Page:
A while ago I started a tiny blog to talk about my programming projects. That blog turned into a reasonably sized website related to video games in general, and it makes money from advertising.
Several times, I considered stopping my work on that site. I loved spending time on it, but it represents an average of 15h of work a week, and my wife in particular did not appreciate that I’d spend more time with my blog than my kids. At the end of the day, it was a hobby so I didn’t count the hours spent on it, but these hours where taking time away from me and my family.
So when I crunched the numbers, several times I felt this wasn’t worth it. I made much less money per hour with this blog, than the money I made at my daytime job. Overall, the blog represented 10% of my income, while being 25% of my time.
Of course, looking at this only from this angle makes it sound terrible. But one has to keep in mind that this was my hobby, so in essence I was still getting paid to do something I enjoy. Most people actually pay for their hobby, not the other way around. That alone was a good reason to keep going.
But, maybe more importantly, I never took that money for granted. We didn’t need it to make a living, and I was making sure this money was not required for everyday life. And I think this makes sense for side money like this, as it could stop coming any time. As a result, that money was 100% available for savings (well, minus taxes of course).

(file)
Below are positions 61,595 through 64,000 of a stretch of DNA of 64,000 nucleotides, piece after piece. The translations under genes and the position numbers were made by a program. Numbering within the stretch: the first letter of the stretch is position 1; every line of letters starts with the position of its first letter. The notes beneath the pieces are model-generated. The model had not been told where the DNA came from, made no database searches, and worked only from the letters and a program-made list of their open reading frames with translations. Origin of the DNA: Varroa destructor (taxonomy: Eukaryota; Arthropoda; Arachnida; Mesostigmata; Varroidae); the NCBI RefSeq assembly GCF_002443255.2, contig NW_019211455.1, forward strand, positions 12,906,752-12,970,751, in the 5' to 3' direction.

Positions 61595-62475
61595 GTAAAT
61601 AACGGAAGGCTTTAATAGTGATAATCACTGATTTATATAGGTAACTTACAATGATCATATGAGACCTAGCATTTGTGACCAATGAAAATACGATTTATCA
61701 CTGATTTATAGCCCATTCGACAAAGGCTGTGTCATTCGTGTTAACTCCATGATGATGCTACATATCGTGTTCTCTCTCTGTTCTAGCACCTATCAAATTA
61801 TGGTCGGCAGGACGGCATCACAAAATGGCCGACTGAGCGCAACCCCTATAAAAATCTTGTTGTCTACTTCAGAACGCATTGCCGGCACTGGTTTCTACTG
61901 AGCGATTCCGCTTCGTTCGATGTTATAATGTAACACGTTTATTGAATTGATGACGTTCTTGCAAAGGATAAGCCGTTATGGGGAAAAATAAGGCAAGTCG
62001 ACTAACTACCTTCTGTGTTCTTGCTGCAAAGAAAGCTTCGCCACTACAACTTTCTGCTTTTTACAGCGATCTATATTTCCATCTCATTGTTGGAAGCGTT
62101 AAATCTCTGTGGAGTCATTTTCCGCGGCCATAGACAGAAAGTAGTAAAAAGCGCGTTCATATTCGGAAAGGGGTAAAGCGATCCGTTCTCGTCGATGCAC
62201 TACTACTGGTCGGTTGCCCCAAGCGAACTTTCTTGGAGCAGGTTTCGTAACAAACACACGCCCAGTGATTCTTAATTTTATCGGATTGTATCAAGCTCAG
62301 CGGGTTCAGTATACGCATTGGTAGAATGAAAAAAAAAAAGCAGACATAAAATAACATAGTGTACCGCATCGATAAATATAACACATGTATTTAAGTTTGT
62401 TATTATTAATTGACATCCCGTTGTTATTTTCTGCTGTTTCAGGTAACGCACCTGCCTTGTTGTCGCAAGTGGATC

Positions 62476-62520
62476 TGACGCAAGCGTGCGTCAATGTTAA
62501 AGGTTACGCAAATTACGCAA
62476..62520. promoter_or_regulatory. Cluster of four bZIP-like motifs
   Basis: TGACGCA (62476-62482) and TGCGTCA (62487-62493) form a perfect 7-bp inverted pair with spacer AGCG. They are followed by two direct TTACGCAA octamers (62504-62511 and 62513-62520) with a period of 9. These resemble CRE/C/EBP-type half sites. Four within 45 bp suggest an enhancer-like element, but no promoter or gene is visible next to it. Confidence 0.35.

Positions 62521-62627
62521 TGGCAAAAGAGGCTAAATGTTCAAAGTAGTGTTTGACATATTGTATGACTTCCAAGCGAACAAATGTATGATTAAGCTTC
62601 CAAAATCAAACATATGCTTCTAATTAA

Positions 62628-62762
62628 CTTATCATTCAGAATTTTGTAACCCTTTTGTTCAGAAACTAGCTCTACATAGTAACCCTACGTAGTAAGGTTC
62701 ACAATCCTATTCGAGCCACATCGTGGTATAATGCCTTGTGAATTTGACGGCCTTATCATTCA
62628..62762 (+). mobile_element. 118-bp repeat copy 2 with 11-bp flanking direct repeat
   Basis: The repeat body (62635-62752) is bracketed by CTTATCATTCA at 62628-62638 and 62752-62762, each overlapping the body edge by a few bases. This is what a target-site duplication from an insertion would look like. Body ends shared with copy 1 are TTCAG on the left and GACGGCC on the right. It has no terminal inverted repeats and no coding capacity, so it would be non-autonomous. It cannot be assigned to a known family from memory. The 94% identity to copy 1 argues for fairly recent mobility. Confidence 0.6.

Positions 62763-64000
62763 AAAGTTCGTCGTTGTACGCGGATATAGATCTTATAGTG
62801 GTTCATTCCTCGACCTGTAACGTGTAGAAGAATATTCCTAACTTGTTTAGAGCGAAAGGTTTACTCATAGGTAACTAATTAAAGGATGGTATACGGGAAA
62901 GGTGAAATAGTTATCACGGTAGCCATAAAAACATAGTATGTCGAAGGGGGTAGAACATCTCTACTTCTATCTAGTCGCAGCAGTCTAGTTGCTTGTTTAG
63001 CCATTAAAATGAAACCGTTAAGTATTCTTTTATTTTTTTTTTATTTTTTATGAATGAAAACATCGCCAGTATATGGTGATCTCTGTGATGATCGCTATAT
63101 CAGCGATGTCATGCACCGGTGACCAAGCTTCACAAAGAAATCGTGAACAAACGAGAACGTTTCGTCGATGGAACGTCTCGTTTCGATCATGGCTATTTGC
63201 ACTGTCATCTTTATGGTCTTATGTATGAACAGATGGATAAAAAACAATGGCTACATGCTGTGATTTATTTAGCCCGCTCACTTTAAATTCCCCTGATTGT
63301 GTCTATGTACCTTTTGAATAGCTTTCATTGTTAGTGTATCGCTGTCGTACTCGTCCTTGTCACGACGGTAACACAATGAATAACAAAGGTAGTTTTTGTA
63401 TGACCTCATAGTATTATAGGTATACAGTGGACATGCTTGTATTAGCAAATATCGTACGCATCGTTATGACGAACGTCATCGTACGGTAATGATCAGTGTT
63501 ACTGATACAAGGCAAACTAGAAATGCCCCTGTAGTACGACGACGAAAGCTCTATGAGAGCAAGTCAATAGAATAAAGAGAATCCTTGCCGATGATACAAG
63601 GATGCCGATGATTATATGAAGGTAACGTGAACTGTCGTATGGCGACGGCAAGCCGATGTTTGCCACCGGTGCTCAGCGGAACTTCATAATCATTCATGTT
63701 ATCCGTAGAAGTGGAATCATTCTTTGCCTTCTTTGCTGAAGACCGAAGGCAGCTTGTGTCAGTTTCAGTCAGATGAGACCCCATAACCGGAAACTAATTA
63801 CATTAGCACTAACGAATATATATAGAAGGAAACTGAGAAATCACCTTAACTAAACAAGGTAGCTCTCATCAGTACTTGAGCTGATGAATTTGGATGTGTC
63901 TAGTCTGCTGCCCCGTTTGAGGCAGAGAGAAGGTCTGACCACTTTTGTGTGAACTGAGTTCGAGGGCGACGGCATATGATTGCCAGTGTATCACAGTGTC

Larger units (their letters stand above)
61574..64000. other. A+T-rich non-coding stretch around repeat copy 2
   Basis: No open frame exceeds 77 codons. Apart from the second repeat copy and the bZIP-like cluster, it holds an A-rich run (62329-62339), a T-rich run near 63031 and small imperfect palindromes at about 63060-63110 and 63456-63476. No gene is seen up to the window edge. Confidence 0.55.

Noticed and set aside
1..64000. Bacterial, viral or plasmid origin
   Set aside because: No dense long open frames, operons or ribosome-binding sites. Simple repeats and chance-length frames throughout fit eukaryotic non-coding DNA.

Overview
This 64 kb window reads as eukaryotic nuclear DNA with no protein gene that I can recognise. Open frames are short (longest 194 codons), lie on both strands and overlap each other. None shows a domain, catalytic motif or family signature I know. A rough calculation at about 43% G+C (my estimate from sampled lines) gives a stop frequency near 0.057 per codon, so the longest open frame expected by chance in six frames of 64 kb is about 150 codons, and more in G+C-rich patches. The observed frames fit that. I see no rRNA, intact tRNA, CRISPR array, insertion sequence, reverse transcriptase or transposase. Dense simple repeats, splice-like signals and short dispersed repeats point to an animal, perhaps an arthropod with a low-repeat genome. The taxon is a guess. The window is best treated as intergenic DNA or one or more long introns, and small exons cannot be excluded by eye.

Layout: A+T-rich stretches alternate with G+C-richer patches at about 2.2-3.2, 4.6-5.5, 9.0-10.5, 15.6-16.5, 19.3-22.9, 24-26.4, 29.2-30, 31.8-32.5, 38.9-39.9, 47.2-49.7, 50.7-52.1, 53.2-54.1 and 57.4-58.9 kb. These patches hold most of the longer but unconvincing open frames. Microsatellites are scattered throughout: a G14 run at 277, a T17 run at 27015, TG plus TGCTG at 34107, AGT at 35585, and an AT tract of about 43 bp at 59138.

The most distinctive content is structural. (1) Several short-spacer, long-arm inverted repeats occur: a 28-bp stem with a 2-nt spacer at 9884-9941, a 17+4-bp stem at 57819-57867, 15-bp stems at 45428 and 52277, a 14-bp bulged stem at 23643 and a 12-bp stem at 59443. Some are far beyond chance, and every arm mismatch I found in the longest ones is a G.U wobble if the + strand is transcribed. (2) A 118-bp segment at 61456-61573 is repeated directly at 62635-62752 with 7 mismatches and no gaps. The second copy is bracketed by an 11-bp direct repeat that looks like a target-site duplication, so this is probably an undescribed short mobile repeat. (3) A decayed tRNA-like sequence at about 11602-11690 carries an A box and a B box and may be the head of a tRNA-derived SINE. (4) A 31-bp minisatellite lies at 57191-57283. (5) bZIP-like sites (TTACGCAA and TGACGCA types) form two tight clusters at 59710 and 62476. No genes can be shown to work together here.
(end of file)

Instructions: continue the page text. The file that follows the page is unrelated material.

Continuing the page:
The logic does not stop here though. If I kept thinking about that money in terms of percentage of my total income, it didn’t represent a large share (10% of my income). But in terms of savings, it represented a lot more. I was typically able to save about 25% of my total income. The side project just added a good lump to that, bumping my saving rate to about 32%. All of a sudden, my side hobby represented much more than “10% of my income”. It represented almost 25% of my savings!
Taken from this perspective, any amount of side money is good, in particular if the share you can save on your regular salary is fairly low. The trick is to not take that money for granted, and not rely on it for day to day life.
Finally, the profits from that website have (literally) been multiplied by 10 within 5 years. Things are slowing down lately and I will probably not see similar numbers for the following 5 years, but this is a good anecdotal data point for those of you who are thinking on giving up their side projects.